It’s much easier to misinterpret The Great Santini than it is to misinterpret Ordinary People. If the family in Ordinary people, that icy, funereal trio of suburban Chicago WASPs, is so utterly cold and loveless that we realize from the very beginning it needs to crack up, the family in The Great Satini is a lot more complex. Lillian Meechum, and Blythe Danner is a much better actress than her daughter Gwynneth Paltrow, is a southern “lady.” She’s warm, gracious, kind, nothing like Mary Tyler Moore’s vicious upper-class Yankee bitch. What’s more, she and her husband, while they may fight, trade blows, and yell insults, genuinely love each other. After we see them in a post coital embrace, a long married couple in their 40s who still sleep with each other, they wake up, pile into a station wagon, and drive north to Beaufort, South Carolina and the 321st fighter squadron, which Meechum has been brought back to the United States to command. They sing. Lillian, a southerner starts out with Dixie, and Meechum, a Yankee, drowns her out with Battle Hymn of the Republic.

If the symbolism is a bit heavy handed, it’s effective at making its point. Beaufort, which is near the famous Marine Corps base at Parris Island, is not Selma Alabama, or Philadelphia Mississippi. It’s part of the Sea Islands. It has a substantial black population and was the site of a famous experiment in Radical Reconstruction. The Marine Corps means there’s a substantial presence of the federal government. This isn’t a grim, backwoods redneck hellhole with night riders and burning crosses. It’s a gorgeous old Tidewater city with gigantic old plantation houses, a substantial population of people from outside the south, and no obvious signs of Jim Crow.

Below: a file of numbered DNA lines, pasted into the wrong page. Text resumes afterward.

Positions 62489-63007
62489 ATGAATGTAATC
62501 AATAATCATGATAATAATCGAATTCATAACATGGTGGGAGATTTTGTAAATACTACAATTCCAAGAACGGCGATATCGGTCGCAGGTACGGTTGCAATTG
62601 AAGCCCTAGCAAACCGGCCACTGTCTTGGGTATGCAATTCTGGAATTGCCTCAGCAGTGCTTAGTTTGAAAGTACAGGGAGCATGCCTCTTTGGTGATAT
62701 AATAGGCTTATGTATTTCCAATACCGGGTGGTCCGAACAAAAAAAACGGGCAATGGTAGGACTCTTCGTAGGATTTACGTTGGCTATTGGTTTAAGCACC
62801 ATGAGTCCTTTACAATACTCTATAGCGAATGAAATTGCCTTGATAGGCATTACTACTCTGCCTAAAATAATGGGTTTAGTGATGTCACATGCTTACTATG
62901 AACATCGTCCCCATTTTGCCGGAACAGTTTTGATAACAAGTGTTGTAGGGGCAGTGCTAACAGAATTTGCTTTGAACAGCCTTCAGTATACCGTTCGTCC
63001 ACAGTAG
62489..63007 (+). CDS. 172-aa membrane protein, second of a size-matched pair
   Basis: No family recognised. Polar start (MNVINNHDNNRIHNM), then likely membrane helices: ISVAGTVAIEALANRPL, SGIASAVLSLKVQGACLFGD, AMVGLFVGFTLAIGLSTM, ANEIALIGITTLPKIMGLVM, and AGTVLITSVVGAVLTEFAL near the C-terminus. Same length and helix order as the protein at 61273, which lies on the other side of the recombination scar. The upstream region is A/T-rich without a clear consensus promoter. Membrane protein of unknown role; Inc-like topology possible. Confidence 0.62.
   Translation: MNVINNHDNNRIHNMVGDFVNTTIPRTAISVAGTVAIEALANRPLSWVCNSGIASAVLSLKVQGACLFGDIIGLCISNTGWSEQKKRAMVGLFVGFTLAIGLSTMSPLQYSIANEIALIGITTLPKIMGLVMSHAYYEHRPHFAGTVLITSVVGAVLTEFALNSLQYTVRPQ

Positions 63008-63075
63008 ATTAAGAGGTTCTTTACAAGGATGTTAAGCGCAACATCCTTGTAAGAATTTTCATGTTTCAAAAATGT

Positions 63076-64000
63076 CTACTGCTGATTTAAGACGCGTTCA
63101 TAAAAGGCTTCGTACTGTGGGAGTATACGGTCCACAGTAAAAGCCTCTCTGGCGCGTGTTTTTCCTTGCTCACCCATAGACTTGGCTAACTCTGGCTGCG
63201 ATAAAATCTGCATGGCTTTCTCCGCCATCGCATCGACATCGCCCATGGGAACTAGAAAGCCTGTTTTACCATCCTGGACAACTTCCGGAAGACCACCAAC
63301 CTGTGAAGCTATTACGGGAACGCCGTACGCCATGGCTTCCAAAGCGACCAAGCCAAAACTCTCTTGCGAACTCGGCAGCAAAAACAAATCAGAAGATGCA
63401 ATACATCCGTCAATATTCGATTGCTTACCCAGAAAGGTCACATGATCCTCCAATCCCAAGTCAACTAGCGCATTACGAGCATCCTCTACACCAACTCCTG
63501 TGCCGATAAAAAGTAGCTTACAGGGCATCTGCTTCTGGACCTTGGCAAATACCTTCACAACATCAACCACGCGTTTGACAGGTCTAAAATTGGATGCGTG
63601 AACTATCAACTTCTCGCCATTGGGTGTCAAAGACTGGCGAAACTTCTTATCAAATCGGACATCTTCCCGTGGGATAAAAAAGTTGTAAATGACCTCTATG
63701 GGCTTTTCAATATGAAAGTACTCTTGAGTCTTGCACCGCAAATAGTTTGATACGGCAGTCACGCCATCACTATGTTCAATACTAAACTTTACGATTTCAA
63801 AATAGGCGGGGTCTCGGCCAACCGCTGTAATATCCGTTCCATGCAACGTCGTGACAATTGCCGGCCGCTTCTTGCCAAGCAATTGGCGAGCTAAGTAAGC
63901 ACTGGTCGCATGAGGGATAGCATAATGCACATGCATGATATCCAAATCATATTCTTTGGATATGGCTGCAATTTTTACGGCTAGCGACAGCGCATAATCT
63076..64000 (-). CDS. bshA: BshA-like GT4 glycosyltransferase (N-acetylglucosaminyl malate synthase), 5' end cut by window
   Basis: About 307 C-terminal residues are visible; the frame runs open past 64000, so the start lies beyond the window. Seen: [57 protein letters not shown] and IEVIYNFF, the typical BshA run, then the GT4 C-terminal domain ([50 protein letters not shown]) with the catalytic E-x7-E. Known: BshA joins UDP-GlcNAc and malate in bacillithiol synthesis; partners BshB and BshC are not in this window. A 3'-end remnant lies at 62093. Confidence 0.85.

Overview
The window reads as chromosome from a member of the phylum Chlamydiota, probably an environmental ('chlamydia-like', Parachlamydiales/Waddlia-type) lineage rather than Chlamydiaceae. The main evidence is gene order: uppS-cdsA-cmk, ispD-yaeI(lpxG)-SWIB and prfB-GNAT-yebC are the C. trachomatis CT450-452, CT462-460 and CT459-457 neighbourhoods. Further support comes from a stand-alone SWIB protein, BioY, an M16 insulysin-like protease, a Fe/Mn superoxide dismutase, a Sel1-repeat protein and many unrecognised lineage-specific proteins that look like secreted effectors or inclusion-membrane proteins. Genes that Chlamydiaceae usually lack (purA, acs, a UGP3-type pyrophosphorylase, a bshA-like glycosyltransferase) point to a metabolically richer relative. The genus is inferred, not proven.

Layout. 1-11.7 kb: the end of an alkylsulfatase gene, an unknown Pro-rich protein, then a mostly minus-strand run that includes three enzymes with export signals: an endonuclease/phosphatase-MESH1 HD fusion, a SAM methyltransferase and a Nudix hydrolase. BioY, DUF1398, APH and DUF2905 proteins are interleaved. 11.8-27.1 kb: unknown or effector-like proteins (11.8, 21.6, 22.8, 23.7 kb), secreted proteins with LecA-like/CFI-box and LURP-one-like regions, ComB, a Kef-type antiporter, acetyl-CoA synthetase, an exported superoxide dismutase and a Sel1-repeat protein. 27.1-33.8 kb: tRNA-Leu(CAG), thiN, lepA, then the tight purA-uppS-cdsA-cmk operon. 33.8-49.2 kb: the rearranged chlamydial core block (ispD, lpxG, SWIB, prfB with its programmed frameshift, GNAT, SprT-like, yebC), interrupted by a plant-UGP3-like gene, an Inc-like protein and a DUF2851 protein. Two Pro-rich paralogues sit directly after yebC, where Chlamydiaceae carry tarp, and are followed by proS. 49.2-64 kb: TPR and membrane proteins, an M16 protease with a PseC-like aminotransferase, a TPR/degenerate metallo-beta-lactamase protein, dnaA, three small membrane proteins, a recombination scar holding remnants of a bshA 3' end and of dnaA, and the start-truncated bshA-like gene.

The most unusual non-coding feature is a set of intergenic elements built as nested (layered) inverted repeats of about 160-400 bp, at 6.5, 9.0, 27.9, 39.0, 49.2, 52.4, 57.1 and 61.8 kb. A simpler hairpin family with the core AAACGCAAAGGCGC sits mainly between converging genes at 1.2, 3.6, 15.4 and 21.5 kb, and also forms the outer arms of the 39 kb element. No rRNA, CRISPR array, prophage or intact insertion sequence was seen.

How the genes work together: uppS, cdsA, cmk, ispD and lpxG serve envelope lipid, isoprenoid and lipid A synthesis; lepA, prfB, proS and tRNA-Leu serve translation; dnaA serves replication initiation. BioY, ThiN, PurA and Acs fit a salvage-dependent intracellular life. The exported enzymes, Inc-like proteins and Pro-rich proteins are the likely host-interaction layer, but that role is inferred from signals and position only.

That said, racism, as we will see in the film’s climax, is still front and center. After Meechum rents a huge ante-bellum plantation house, he jokingly baits Arrabella Smalls, their black maid, with accusations that she’s a potential thief. Meechum is no racist, and Lilian treats Arrabella Smalls no differently than she would if she were white. But Arabella’s son Toomer, a fisherman and beekeeper, who we earlier saw driving his cart full of honey jars into town, will soon get into a fatal conflict with a local gang of racists.

The Great Santini is an old school 1970s liberal movie. While there is a nod to Meechum’s older daughter Mary Anne, Sarah Jane Persky, who codes “Jewish, smart, plain, feminist,” his son Ben is squarely at the center of the narrative. If Robert Redford, in Ordinary People, went right for the jugular, gutting his Chicago WASP family, and exposing it as a complete fraud, then Lewis John Carlino seems a bit confused about whether he wants to make a movie that’s genuinely feminist and anti-militarist, or if simply wants to tell a story about a father and son. I haven’t read the Pat Conroy novel the Great Santini is based on but here, in the film, Mary Anne Meechum seems as needy for her father’s attention as she does critical of his patriarchal authority. She mocks her father’s authoritarian personality, but always seems like her brother’s sidekick. She makes up stories about sleeping with black dwarfs to get his attention, which become more and more outlandish as he simply pretends she doesn’t exist. For Bull Meechum, his two daughters really don’t exist. There’s a darker side to his oddly likeable frat jock, but Carlino never quite exploits it as well as he should.